The literature has reported various dynamic properties of the dynamic LBL films, ranging from chain rearrangement in the film to film disintegration due to the breakage of these bonds, all of which are originated from the dynamic nature of the dynamic bonds.
Chain Rearrangement Within the Films
Unlike the films crosslinked with irreversible covalent bands, in dynamic LBL films, the reversible nature of the crosslinks enables the rearrangement of polymer chains in the film. Because hydrogen bonding is relatively weak, in hydrogen-bonded LBL films the chain mobility is high and chain rearrangement is easy to occur. For example, when soaking the hydrogen-bonded poly(vinyl pyrrolidone) (PVPON)/poly(acrylic acid) (PAA) films in water, the defects in the films can be healed via chain rearrangement. As a result, the films become more transparent.[31, 32] In addition the film surface becomes smoother (Figure 2). Very recently it was found that compressive stress within the PVPON/PAA film can be relieved via chain rearrangement; therefore, swelling-induced wrinkling pattern on the film surface can be self-healed. It is noteworthy that chain rearrangement can only occur in wet films, not in dry films.
Chain rearrangement is difficult to occur in electrostatic LBL films because of the strong electrostatic interaction among the polymer chains. Even so chain arrangement has long been observed in electrostatic LBL films, particularly during the film buildup. The reorganization of polymer chains in the films is considered to be the physical origin of the nonlinear growth of some polyelectrolyte multilayers.[34, 35] In addition, one can weaken the electrostatic interaction by adding salt, and thus significantly enhance the chain mobility. It was found electrostatic LBL films can be smoothed via a brief annealing in high salt concentration solutions.[36, 37] Besides ionic strength, chain mobility in electrostatic LBL films may also be affected by solution pH, type of salt, temperature,[39, 40] charge density, and molecular weight of the polyelectrolytes. Rubner et al.[43-46] found a brief immersion of PAA/poly(allylamine) (PAH) films in acidic solution results in a substantial and irreversible transformation of the film morphology. The resulting porous films can be used as antireflection coatings and many other applications. Recently, it was found that severe damage on some electrostatic LBL films can self-heal when exposing to water.[47, 48] The ability to self-heal was attributed to the reversible nature of electrostatic interaction and the chain mobility in the films.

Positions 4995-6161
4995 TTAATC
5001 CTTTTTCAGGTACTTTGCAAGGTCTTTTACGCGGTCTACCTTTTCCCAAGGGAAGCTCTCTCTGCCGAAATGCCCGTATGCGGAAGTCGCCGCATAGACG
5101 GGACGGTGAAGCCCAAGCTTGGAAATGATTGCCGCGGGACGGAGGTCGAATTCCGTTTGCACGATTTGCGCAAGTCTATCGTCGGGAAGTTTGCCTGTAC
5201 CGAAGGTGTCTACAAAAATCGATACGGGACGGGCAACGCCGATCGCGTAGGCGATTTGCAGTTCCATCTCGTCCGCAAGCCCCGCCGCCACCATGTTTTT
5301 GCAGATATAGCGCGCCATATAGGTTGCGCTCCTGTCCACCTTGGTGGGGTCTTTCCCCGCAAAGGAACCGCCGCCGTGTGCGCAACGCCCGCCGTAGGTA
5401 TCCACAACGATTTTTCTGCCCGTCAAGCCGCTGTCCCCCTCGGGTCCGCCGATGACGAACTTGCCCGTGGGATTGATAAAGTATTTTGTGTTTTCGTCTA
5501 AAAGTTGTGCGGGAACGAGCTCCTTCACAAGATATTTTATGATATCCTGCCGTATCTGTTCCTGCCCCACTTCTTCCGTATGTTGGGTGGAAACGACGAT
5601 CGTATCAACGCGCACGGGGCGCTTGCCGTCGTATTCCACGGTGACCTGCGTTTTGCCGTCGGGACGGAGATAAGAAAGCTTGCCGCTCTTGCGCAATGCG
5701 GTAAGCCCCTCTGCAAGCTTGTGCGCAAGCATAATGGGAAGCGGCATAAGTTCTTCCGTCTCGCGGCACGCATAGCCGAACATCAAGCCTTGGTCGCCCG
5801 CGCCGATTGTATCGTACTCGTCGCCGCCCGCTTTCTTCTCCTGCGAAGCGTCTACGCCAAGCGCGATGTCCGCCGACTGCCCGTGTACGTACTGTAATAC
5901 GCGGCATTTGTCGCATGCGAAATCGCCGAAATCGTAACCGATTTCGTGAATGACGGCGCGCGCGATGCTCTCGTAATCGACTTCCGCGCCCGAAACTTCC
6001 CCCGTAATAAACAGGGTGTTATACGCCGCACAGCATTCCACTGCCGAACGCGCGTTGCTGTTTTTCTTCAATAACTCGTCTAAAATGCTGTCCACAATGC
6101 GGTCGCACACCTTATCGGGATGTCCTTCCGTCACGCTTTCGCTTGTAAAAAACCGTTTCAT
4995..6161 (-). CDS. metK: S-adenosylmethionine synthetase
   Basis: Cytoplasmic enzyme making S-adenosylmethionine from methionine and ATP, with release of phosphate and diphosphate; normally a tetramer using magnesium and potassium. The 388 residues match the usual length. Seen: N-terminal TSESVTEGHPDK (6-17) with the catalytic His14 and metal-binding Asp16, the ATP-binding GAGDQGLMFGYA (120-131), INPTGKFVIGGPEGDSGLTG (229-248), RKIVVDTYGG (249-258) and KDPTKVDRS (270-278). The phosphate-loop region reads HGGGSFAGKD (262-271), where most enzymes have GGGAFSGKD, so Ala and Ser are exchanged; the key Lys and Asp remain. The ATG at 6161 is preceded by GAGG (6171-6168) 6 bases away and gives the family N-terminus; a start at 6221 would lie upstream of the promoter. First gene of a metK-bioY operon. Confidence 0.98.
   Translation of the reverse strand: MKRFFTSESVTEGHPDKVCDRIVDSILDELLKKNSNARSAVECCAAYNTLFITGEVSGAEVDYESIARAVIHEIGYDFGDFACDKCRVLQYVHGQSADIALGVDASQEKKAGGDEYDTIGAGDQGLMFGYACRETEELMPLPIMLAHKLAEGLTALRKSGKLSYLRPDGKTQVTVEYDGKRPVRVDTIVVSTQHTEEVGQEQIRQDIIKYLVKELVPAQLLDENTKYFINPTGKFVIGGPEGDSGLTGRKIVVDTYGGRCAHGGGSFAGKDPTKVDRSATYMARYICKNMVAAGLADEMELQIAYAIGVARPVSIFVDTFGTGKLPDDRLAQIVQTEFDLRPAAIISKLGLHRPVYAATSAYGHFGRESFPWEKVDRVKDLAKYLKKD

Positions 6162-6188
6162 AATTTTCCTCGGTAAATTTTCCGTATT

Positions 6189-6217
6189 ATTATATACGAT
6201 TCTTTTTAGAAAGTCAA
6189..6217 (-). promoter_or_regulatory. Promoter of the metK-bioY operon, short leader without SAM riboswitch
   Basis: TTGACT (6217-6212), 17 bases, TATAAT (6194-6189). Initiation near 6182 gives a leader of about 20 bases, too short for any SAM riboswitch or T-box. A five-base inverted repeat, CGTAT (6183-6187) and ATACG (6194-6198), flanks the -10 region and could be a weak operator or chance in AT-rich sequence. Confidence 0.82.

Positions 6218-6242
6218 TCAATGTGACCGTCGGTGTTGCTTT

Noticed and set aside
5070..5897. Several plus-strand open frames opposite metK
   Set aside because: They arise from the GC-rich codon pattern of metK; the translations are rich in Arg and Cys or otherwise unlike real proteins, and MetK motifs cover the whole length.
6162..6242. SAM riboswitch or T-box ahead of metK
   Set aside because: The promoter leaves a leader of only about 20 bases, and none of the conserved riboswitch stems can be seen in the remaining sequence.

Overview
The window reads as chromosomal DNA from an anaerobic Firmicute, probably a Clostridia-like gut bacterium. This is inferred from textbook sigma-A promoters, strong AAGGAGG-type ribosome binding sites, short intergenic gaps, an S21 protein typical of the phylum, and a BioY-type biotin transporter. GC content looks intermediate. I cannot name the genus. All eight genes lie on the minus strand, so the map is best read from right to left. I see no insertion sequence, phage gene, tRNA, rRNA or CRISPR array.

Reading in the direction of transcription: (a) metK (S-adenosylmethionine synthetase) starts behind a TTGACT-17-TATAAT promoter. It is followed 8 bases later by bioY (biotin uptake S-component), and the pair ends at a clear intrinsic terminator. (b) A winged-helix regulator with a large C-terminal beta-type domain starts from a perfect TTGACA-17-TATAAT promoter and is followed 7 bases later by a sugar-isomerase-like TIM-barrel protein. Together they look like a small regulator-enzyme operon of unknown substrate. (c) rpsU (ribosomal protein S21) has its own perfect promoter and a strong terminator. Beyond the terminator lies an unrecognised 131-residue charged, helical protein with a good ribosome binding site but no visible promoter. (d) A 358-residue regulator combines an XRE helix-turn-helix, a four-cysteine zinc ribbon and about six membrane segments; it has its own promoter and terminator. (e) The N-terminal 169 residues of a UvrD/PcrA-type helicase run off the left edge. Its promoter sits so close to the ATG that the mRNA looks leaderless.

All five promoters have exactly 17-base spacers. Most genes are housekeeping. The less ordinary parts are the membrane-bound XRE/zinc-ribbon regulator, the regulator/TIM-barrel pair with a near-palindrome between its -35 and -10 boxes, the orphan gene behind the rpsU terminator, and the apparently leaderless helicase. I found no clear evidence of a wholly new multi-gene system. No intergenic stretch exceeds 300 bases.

Tunable Swelling Degree
The LBL films are crosslinked networks of polymer chains, therefore can be regarded as a special type of hydrogels. Like ordinary hydrogels, LBL films swell in water and other solvents.[33, 36, 37, 50-53] It is highly desirable if a film can alter its swelling degree in response to external stimuli. In dynamic LBL films, the polymer chains are crosslinked with dynamic, reversible bonds. Their equilibrium of breaking and reformation can be shifted by many external stimuli, resulting in a changed crosslink density of the film, and, in turn, a changed swelling degree.
Dubas and Schlenoff measured the swelling degree of several electrostatic LBL films in salt solutions by in situ atomic force microscopy. These films were found to swell to a different degree, depending on the polyelectrolyte pair constituting the films. Generally the films swell to a larger degree with increasing NaCl concentration, because the reaction equilibrium in the multilayer films can be shifted by the salt:
where “m” refers to the multilayer film, and “aq” the aqueous solution.